The best travel is …


Paul Theroux wrote in his book Dark Star Safari (2003):

“The best travel is a leap in the dark. If the destination were familiar and friendly what would be the point in going there?”

Trip to unknown …

It is a strong statement and surely not to the taste of all travellers, but I can not agree more.

To read all the 500 pages of Dark Star Safari took some time – I did not read it at one go – but it was worth of it. Paul Theroux, who writes in this book about his trip from Cairo to Cape Town, is known by thick books of long train journeys.

I have criss-crossed Europe by InterRail during 1970’s, I have used trains in Asia (partly the same tracks Theroux has travelled), but trains in Africa and Americas I would like to experience one day, like Theroux in his books, observing the life of ordinary people, with no hurry.

“Everyone always available at any time in the totally accessible world seemed to me pure horror. It made me want to find a place that was not accessible at all … no phones, no fax machines, no even mail delivery, the wonderful old world of being out of touch; in short, of being far away.”

About Olli Laasanen

Eyes and ears open. New and old. Jobs and hobbies. Pictures and music. Entertaining and serious. Change and stability. Nature and urban.
This entry was posted in Photo, photography, Travel and tagged , , , , . Bookmark the permalink.

4 Responses to The best travel is …

  1. rigbyte says:

    This quote encapsulates my thinking: “Everyone always available at any time in the totally accessible world seemed to me pure horror. It made me want to find a place that was not accessible at all … no phones, no fax machines, no even mail delivery, the wonderful old world of being out of touch; in short, of being far away.”
    I have always lived like that and still have no mobile phone, the gate to our acreage block in the countryside is locked, and the telephone is switched to answer-phone. We are available to no one and it is perfect. During the 1960s and seventies I travelled exactly as Theroux describes, hitch-hiking, across Europe, North Africa, the Middle East, never having an address, occasionally picking up mail at Thomas Cook, and taking local busses throughout the Americas. But the world population was only third of what it is today, the USA had not become the purveyor of anti-democratic fear, war and loathing, there was still hope for democracy, justice and decency… all that has gone, and the world of ‘ordinary’ people, that no tourists see or care about, is one of fear, privation, police brutality, religious persecution… leaving them with nothing to look forward to as the 8% of humans who own 90% of the planet’s wealth buy up and exploit all the best farmland in Africa, and South America to ensure their survival in a future of climate change that will make the planet all but uninhabitable by the end of this century.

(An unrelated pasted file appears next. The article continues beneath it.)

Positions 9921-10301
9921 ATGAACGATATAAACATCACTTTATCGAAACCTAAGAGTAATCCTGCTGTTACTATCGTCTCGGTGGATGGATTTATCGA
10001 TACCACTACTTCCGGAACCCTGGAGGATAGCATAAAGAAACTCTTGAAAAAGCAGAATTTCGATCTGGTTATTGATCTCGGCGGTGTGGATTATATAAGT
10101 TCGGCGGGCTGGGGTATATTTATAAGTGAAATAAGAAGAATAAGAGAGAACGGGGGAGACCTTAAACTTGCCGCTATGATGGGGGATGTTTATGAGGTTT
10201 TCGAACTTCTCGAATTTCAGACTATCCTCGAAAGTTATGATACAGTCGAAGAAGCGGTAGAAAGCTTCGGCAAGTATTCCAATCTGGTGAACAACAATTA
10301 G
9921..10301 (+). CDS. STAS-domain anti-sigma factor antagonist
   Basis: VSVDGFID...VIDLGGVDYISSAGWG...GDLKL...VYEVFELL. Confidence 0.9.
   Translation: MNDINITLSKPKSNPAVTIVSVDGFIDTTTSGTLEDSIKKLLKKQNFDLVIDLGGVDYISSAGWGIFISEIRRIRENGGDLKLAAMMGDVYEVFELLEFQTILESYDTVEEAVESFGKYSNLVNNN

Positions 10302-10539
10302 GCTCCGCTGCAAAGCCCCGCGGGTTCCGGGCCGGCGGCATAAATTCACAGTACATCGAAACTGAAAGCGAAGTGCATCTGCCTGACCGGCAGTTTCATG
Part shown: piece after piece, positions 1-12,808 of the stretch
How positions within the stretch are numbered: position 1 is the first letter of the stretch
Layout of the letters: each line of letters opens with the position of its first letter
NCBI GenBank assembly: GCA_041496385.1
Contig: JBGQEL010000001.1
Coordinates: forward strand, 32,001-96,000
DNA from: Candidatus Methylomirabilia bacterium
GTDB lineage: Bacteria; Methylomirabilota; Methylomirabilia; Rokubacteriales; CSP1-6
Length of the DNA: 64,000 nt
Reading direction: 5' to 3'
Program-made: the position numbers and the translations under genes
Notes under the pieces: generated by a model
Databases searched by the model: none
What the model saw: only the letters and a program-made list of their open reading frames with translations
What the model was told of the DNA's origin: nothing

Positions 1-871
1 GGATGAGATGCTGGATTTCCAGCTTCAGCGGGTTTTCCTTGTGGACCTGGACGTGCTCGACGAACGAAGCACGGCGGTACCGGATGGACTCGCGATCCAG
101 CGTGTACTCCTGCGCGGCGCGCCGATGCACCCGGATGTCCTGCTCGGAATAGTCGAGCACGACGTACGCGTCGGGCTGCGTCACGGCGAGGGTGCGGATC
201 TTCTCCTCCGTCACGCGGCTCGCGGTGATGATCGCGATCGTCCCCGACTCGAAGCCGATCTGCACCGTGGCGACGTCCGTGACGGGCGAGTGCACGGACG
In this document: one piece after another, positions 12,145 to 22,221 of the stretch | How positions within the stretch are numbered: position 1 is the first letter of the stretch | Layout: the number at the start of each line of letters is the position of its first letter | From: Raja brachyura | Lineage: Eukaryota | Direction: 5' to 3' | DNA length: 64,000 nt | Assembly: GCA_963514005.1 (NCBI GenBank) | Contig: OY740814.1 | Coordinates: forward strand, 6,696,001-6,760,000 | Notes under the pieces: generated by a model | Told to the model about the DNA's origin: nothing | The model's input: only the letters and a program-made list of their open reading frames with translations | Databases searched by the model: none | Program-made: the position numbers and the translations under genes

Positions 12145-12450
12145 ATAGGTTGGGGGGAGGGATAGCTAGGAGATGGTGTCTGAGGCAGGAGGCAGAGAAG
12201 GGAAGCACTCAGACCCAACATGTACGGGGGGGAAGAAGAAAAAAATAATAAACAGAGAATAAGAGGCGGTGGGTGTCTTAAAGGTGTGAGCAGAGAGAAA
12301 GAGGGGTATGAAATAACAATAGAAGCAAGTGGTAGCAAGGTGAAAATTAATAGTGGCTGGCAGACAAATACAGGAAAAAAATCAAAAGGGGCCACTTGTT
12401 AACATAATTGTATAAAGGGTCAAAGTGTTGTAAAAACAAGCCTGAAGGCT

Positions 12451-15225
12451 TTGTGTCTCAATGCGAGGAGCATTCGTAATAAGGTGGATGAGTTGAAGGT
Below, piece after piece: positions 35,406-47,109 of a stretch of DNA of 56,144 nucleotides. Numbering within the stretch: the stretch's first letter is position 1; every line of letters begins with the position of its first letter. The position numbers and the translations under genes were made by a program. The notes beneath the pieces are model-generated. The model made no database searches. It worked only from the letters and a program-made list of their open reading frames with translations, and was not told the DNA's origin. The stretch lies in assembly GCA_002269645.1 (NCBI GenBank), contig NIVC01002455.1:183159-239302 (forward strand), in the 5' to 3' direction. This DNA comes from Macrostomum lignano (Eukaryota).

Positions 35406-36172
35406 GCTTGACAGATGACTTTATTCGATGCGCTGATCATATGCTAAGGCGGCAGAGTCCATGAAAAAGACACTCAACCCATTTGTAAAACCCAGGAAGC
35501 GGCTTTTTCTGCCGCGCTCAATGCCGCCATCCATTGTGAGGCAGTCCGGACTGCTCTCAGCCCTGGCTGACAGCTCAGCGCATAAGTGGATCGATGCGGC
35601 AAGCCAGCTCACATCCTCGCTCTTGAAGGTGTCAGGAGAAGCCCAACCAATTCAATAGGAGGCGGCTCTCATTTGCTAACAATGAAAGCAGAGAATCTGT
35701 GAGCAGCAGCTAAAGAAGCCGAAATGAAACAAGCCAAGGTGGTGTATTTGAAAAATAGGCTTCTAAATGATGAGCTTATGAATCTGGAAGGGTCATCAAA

I don’t want to be a tourist gaping at the masses, I want to be left alone as there’s nothing I can do to alleviate the misery.
    Apologies for such a negative response. The deserted Railway platform in the snow is so evocatively bleak it must have triggered these sad thoughts.
    Cheers. R.

    • For some reason, your response didn’t surprise me, R.🙂

      The world is not the same now as it was some 40 years ago. The big change has been the unwritten expectation that today each of us can be personally contacted at any time, any place. Though I like the possibilities the technology gives us, it is luxury to be occasionally totally disconnected, would it be jungles in Asia, deserts in Africa or mountains in America. Or at home, by own choice.

      • rigbyte says:

        Ha, you are a sensible man, O. I should have added that we are perfectly contented in our self-imposed quasi isolation, as happy as we’ve always been, despite the rest of the species. Speaking of species, have you read ‘Requiem for a Species’ by Clive Hamilton? Probably the most complete and accessible book on the topic of climate change. Apparently, as long as you’re about 7 metres above sea level, you’ll be fine in Finland, enjoying a temperate climate, as long as you keep the hordes of refugees away.🙂

        • That book I haven’t read, but looks very interesting. I found a nice review on David Robertson’s blog: http://wp.me/pv78e-gz. Have to add that to my (long) reading list …

          When the permanent high tide arrives in Finland, I guess we have to learn to live with the less fortunate ones. Maybe even earlier …

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